Ah, a 5-day weekend! How fabulous! It's so nice to have extra days to relax and do fun stuff. And to write in the blog while my toddler takes a nap. Perfect! It's nice to just sit on my ass right now, eating Twizzlers (thank you, Genesis, for the American treats) and not having to do any work. I spent my morning scrubbing our home and now, I deserve this rest.
This week, we had our Science Day, which kept us busy. Work was really pleasant for the last 2 weeks because my most horribly-behaved student had gone to Korea. The other children were so much better without him there instigating 1,000 problems a day. But halfway through the week, the little monster returned, complete with a new stupid haircut that makes him look like an evil Peter Pan. We've been finishing our progress reports and getting ready for our Children's Day activity, which will take place next Friday, May 3rd.
For this day, we'll have games, face painting and fun stuff for the kids. My only consolation for this is that in a couple more weeks, it will be Teacher's Day and I have 20 students, all of whom will bring me extremely nice gifts. Last year, I got Dior lipstick, 2 different kinds of perfumes (one of them Channel!), fancy coffee mugs, and all sorts of expensive things. I felt appreciated (and pampered!). So this will be my motivation to smile even through the ear-splitting shrieks of the brightest group of kids I've had to date - but also, the noisiest and worst behaved of all.
Anyway, we had to come up with 4 games for the children to play. That was easy. Christina, my Korean teacher and the Korean director of kindergarten, is so great to work with. Unlike Lesley who made millions of changes and turned everything into a dog and pony show, Christina is easy-going and fun to work with. Within 10 minutes, we'd decided what we'd all do and what each of our roles would be.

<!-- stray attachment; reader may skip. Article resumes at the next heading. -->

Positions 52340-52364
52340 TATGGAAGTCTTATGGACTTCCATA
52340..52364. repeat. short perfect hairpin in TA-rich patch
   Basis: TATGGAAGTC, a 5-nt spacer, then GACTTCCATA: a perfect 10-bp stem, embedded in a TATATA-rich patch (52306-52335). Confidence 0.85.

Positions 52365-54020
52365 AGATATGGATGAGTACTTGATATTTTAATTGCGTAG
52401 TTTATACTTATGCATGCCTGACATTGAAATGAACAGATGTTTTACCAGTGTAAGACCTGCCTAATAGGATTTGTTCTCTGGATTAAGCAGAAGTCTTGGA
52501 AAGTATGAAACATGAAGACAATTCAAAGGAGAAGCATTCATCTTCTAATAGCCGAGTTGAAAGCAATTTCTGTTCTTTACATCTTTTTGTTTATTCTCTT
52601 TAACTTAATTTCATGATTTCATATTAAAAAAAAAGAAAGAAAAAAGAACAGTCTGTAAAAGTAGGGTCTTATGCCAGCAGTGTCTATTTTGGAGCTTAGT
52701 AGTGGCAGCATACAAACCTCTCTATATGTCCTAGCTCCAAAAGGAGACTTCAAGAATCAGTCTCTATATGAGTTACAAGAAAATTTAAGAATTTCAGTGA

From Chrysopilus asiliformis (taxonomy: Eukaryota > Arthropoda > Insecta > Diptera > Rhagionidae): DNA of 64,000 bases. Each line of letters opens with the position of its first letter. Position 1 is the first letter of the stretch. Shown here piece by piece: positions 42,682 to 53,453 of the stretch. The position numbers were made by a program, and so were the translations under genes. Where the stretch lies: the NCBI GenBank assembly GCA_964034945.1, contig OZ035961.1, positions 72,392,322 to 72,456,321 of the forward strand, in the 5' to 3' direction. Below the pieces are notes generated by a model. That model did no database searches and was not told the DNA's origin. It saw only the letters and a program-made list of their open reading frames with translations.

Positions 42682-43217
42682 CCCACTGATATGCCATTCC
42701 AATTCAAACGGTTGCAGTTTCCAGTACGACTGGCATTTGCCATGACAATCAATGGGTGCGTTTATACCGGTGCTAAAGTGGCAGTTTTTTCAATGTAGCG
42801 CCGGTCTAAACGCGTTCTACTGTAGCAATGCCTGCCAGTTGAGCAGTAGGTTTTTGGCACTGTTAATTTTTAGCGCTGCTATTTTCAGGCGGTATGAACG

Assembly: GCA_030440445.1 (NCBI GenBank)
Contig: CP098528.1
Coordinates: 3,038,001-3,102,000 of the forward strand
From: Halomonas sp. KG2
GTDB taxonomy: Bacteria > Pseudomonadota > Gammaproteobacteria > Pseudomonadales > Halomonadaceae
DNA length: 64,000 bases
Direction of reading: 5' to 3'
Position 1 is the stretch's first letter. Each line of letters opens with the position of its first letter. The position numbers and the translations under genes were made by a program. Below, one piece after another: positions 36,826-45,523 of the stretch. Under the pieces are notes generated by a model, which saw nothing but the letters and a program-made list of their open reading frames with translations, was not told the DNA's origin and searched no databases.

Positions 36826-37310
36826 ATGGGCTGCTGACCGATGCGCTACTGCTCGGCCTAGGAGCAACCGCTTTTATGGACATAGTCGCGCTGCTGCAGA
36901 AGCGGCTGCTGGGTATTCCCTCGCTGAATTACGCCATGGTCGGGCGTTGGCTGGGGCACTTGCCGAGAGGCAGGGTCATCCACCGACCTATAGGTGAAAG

Christina worked up an activity plan, which details the happenings of the day: what games we'll play, what time we'll play them and where we will play them, for example. Some of it was in Korean, which although I can read that, I ignored. The morning activity is something the Korean teachers are doing and doesn't concern me, thankfully. My eyes float down to the bottom of the page for the afternoon game activities. And suddenly, they stop abruptly on the following line:
What: Ice cream cone relay
Now, all this took place within nanoseconds in my brain as I thought to myself, "Robby? Who's Robby? We don't have a Robby."
And suddenly, it dawned on me. Christina meant "Lobby."
And with that I burst into laughter so hard, I could barely breathe. I felt so bad for laughing because I didn't want her to be embarrassed, but I seriously couldn't help it. Poor Christina. She laughed too though I could tell she felt ashamed by it. There's no shame in such perfect Engrish mistakes like that though. It could have been worse. At least she didn't misuse the word "ejaculation."